Doing Business in Germany
We help you to prepare for doing business in Germany. It is highly recommendable for foreign companies to consult a local expert as part of the decision-making process to invest in the German market. So the following information gives you only an idea of the fields of Law we are practising.
Here you get a brief introduction to
- business law
- contract law
- company law
- public register
- German courts – proceedings
Introduction to business law
Along with most of the other European jurisdictions, German law belongs to the long-standing family of continental European legal systems in the tradition of Roman law. This also includes the legal systems of Eastern and Central Europe. This legal family is characterised by its codified system of legal provisions, e.g. in the form of statutes. On this basis, a systemazation and standardisation of European civil law is conceivable over the medium or long term, as demonstrated by the current discussions concerning European contract law.
In Germany, all important legal issues and matters are governed by comprehensive legislation in the form of statutes, codes and regulations. The most important legislation in the area of business law includes:
* the Civil Code (Bürgerliches Gesetzbuch, abbreviated as BGB), which contains general rules on the formation, performance and enforcement of contracts and on the basic types of contractual agreements for legal transactions between private entities;
* the Commercial Code (Handelsgesetzbuch, abbreviated as HGB), which contains special rules concerning transactions among businesses and commercial partnerships; the Private Limited Companies Act (GmbH-Gesetz) and the Public Limited Companies Act (Aktiengesetz), covering the two most common corporate structures in Germany – the „GmbH“ and the „AG“-; and the Act on Unfair Competition (Gesetz gegen den unlauteren Wettbewerb, abbreviated as UWG), which prohibits misleading advertising and unfair business practices.
German law is both predictable and reliable. The legislator sets the systemic and structural parameters, while lawyers and civil law notaries use the law to shape and organise specific situations.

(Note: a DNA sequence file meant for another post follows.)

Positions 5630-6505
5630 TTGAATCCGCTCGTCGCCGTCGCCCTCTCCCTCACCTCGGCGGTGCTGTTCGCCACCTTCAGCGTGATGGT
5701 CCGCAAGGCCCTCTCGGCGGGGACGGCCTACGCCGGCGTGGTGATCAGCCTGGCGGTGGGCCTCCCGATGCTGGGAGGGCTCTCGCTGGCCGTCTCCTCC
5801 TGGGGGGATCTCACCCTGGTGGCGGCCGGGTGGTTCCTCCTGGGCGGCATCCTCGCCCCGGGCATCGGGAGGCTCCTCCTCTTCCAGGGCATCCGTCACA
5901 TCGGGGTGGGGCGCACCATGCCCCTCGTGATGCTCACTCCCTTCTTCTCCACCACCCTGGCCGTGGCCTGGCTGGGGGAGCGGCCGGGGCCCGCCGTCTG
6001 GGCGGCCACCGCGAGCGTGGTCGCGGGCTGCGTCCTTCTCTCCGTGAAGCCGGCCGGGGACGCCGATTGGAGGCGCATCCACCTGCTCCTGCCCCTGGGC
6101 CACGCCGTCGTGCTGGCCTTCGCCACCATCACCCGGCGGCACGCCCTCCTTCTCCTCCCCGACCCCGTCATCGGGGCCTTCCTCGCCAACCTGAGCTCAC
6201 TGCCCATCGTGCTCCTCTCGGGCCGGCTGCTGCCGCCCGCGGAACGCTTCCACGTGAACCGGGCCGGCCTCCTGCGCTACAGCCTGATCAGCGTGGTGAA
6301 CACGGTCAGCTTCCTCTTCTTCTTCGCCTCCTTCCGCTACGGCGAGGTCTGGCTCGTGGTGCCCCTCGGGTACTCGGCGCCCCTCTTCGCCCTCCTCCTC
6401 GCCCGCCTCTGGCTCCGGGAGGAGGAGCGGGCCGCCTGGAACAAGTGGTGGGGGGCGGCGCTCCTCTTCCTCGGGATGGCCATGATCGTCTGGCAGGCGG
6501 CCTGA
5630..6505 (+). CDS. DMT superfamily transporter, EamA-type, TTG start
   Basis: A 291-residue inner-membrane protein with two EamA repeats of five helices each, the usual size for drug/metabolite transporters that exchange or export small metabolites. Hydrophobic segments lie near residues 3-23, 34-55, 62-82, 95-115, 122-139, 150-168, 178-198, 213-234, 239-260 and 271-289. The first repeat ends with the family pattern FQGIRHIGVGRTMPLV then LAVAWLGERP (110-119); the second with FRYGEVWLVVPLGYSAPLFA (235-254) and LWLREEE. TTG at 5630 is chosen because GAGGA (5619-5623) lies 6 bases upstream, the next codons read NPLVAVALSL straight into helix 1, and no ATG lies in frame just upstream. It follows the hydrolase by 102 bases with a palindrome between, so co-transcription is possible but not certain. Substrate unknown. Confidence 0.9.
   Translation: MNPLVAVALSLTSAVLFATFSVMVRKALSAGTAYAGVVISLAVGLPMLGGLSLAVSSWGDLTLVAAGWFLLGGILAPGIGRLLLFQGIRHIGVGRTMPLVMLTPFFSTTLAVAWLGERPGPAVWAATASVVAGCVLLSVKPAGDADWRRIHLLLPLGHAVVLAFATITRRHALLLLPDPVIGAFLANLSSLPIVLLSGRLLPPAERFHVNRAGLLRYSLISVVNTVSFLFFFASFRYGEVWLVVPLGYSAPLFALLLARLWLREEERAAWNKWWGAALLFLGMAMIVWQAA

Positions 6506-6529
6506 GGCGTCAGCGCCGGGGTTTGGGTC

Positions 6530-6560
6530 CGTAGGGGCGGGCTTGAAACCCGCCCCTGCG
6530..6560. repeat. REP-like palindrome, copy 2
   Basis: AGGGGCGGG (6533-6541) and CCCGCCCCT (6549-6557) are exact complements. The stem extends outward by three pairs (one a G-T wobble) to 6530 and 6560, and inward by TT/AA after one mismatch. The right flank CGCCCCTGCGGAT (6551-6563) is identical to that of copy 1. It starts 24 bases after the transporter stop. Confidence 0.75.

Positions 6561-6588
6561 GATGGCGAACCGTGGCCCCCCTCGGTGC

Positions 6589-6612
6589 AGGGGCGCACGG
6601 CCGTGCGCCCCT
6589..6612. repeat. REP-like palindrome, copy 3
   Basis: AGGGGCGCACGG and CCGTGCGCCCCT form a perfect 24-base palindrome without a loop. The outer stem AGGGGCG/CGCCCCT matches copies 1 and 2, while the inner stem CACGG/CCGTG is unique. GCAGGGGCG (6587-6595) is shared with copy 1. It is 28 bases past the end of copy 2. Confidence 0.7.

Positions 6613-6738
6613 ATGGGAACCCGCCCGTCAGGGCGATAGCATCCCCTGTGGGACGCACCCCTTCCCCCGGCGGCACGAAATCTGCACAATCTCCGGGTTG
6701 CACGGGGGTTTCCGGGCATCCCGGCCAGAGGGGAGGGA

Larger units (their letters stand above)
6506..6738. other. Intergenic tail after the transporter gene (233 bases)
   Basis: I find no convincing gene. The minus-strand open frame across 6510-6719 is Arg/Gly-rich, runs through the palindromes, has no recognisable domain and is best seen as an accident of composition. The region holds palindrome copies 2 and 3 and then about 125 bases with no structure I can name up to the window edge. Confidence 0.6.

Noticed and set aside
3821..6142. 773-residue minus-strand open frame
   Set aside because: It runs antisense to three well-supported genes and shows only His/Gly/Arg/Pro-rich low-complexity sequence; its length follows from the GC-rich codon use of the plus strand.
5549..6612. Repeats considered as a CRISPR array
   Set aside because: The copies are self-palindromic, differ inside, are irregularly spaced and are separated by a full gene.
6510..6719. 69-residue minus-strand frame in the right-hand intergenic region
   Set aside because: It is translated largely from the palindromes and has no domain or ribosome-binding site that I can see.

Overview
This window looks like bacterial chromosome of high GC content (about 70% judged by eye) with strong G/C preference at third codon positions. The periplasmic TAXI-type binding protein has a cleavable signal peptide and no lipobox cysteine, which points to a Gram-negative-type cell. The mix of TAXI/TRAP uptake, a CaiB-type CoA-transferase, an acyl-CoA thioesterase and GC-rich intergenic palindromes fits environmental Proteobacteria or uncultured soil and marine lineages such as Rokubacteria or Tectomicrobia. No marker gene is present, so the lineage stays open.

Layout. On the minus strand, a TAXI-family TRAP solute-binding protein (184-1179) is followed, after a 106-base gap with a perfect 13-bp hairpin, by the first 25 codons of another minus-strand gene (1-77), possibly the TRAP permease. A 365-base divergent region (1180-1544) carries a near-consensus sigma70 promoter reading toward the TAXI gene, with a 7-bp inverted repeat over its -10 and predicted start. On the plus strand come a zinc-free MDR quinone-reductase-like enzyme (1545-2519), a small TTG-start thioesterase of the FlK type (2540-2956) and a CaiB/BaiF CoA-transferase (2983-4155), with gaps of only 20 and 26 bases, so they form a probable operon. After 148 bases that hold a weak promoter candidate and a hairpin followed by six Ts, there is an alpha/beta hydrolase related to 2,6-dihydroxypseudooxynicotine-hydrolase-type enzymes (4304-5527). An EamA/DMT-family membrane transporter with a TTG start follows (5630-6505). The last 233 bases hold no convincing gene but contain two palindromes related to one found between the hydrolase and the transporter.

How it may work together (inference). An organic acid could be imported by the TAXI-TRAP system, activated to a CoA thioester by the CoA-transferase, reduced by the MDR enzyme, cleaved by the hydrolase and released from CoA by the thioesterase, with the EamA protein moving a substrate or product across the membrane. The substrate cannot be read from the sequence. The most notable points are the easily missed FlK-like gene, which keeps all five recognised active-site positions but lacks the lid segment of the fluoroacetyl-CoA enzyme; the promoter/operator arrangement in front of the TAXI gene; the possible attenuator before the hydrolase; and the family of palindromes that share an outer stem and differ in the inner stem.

The basic structures of contracts of sale are prescribed by law. In contrast to English law, a contract under German law requires no detailed provisions and definitions on issues such as right of retention, set-off or assignment, as these have already been provided by the legislator. Unless the contract expressly stipulates otherwise, the statutory provisions will apply.
The United nations Convention on Contracts for the International Sale of Goods (CSIG), which has been ratified by almost all major industrial and commercial nation, applies to international contracts for the sale of goods. The UN Sales Convention is strongly influenced by Continental European legal principles and therefore meshes particularly well with German law. No other member state of the UN Sales Convention has passed more court decisions on matters under this Convention than Germany. These decisions are often cited by other countries.
German company law offers a suitable legal structure for every type of business. As a rule, German company law distinguishes between partnerships and corporations limited by shares. As an entrepreneur, you can select the most suitable legal form, depending on the object of the company, the intended role of your shareholders, the flexibility required for the structuring of the articles of association and, to a certain extent, tax-related criteria.
The most important corporate forms under German law are the private limited company (Gesellschaft mit beschränkter Haftung, „GmbH“) and the public limited company (Aktiengesellschaft, „AG“). The GmbH is specifically designed to meet the requirements of small and medium-sized enterprises. The shareholders are largely free in their choice of articles of association, so that a customised solution can be designed, tailor-made to meet the individual needs and requirements. The articles of association do not need to set out every single detail, as the Private Limited Companies Act contains catch-all provisions.